Rain and Zoe Save the World by Crystal Skillman. Jermyn Street Theatre, 16b Jermyn Street, London SW1 to 12 March 2022. 1*. William Russell.

Rain and Zoe are two teenager activists from Washington State who set out to travel east in order to save the planet by blowing things up and demonstrating about climate change. They would have been better occupied trying to save this terrible play which wastes a hard working cast in a welter of platitudes. There is, to be fair, a rather clever piece of business in which two of the cast transform themselves in to a human quad bike for the visionary two to ride, a small revolve which turns itself into a poisoned lake – Jermyn Street rarely goes in for such luxuries – and one of the two actors who play everybody other than Rain and Zoe delivers quite a nice frog. But none of these are enough to save the show. To cite the advice once given by the Master – Don’t put your play upon the stage, Crystal Skillman. I could go one, but suffice it to say she should maybe write a pamphlet instead.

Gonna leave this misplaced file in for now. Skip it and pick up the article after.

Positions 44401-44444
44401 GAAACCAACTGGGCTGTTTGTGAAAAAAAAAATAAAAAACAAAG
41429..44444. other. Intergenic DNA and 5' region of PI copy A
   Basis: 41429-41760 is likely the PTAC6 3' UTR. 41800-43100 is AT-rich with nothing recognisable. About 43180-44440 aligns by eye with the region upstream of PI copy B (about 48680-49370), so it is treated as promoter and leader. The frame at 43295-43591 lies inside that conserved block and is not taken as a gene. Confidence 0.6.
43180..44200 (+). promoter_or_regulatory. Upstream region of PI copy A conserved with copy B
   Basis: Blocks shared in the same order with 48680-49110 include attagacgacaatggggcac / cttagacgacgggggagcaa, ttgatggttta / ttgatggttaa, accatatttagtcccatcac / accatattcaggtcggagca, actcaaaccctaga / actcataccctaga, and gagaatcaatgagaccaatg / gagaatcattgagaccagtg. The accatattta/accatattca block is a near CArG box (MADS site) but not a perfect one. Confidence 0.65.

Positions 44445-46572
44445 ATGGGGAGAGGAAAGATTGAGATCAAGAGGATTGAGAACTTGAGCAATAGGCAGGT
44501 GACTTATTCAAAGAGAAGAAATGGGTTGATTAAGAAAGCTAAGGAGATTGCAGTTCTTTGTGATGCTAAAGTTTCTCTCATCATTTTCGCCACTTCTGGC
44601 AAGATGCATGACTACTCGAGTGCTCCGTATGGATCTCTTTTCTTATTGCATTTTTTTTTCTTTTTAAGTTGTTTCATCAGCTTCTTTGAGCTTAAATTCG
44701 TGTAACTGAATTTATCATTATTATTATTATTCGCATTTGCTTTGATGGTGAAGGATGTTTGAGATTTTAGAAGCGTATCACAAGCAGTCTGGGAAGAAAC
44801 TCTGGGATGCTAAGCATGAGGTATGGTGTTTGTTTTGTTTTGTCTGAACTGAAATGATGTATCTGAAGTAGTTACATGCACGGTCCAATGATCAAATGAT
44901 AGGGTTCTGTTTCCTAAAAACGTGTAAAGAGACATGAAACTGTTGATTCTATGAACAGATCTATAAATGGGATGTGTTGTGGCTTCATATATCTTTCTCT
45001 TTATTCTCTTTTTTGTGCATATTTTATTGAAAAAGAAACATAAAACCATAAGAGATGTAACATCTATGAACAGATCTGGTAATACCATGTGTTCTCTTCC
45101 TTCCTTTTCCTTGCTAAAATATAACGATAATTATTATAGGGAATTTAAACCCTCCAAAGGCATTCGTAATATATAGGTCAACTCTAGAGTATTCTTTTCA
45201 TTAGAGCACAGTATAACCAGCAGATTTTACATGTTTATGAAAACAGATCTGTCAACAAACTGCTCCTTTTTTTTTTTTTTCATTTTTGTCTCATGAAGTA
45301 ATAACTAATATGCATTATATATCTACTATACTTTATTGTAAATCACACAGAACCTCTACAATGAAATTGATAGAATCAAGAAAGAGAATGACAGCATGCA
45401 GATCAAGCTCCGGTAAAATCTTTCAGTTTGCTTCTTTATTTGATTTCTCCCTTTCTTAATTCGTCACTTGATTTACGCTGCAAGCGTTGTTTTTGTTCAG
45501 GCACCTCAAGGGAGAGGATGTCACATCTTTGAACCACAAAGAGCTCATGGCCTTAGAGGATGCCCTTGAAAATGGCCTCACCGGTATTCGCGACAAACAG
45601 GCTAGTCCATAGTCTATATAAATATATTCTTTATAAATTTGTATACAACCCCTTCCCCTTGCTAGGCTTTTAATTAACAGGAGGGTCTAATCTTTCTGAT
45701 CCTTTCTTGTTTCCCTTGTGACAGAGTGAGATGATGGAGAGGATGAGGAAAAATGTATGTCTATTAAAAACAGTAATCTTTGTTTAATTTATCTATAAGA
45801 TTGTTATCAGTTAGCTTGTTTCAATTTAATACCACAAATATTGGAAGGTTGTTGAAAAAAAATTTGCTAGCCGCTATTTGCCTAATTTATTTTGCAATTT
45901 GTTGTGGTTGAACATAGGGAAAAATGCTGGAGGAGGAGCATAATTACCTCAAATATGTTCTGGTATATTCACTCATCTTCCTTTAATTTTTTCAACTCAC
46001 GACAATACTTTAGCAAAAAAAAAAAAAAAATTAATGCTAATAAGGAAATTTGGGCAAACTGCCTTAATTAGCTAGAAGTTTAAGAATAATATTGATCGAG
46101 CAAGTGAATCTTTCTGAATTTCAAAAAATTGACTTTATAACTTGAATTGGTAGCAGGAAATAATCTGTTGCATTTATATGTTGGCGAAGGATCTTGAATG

Rain (Jordan Benjamin) is a bullied High School kid who sets out to blow up a refinery which is poisoning the local environment. Zoe (Mei Henri) the daughter of a one time activist who has disappeared, lives with her father, reads her mother’s diary and decides to go look for her come what may. Mother, we discover, is in a home for activists who have burn out through the effort of being an activist. In due course the errant pair become terrorists hunted by the police and things crawl to a conclusion. Benjamin has charm and just about manages to make one feel for Rain’s predicament, Henri, unlucky in that this is her professional debut, never manages to make Zoe other than hugely irritating, while Richard Holt and Salma Shaw labour impressively being everyone else. There are bad evenings in the theatre worth seeking out – and there are the other kind. This is one of the other kind.

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